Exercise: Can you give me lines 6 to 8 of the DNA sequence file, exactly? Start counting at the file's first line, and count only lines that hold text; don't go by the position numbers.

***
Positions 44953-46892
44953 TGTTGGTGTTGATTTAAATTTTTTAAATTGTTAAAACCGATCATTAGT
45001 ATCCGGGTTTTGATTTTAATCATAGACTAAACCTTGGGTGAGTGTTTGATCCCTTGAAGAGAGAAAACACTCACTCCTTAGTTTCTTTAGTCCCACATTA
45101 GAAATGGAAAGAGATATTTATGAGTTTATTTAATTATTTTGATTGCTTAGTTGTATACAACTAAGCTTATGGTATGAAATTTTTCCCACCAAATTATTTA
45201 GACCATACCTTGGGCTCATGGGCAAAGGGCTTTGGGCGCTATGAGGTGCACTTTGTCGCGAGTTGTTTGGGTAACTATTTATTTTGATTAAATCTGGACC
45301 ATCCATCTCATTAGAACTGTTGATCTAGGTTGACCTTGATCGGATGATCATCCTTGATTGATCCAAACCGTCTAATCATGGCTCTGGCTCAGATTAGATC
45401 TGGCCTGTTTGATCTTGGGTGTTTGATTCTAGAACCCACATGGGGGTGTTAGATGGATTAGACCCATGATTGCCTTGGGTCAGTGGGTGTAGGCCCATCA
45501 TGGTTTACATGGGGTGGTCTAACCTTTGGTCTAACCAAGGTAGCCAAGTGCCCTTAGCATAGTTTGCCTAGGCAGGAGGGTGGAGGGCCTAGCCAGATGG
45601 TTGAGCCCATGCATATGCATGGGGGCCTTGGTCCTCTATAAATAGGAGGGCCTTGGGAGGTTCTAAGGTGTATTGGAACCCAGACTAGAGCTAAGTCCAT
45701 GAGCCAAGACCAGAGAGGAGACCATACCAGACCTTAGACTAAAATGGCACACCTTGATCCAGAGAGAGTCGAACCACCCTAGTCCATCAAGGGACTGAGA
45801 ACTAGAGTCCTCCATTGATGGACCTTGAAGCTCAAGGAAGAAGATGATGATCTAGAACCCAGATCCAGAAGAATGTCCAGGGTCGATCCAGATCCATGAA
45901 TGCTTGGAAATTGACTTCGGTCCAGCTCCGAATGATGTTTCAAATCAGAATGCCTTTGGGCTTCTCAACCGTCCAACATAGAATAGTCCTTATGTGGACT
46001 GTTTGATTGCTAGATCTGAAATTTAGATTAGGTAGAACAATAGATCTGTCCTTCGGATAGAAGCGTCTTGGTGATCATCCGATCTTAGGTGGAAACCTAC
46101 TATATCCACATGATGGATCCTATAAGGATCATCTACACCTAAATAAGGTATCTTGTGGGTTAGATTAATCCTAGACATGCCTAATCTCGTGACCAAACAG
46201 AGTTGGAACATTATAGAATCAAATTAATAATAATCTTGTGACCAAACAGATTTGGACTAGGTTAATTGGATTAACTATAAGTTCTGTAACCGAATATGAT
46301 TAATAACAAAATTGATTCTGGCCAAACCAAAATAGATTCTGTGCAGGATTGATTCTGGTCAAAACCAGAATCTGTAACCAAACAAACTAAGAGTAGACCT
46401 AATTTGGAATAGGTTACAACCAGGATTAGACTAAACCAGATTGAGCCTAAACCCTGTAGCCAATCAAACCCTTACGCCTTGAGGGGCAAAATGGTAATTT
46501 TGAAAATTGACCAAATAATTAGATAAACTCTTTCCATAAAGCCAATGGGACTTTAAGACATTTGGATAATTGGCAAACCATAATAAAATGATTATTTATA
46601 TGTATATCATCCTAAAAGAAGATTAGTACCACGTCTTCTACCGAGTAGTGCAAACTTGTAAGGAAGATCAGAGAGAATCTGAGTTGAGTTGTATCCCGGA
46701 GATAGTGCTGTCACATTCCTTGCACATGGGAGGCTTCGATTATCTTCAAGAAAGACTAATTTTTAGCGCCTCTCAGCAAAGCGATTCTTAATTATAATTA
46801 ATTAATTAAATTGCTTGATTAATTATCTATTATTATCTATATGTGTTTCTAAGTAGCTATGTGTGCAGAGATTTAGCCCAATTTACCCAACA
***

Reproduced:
45301 ATCCATCTCATTAGAACTGTTGATCTAGGTTGACCTTGATCGGATGATCATCCTTGATTGATCCAAACCGTCTAATCATGGCTCTGGCTCAGATTAGATC
45401 TGGCCTGTTTGATCTTGGGTGTTTGATTCTAGAACCCACATGGGGGTGTTAGATGGATTAGACCCATGATTGCCTTGGGTCAGTGGGTGTAGGCCCATCA
45501 TGGTTTACATGGGGTGGTCTAACCTTTGGTCTAACCAAGGTAGCCAAGTGCCCTTAGCATAGTTTGCCTAGGCAGGAGGGTGGAGGGCCTAGCCAGATGG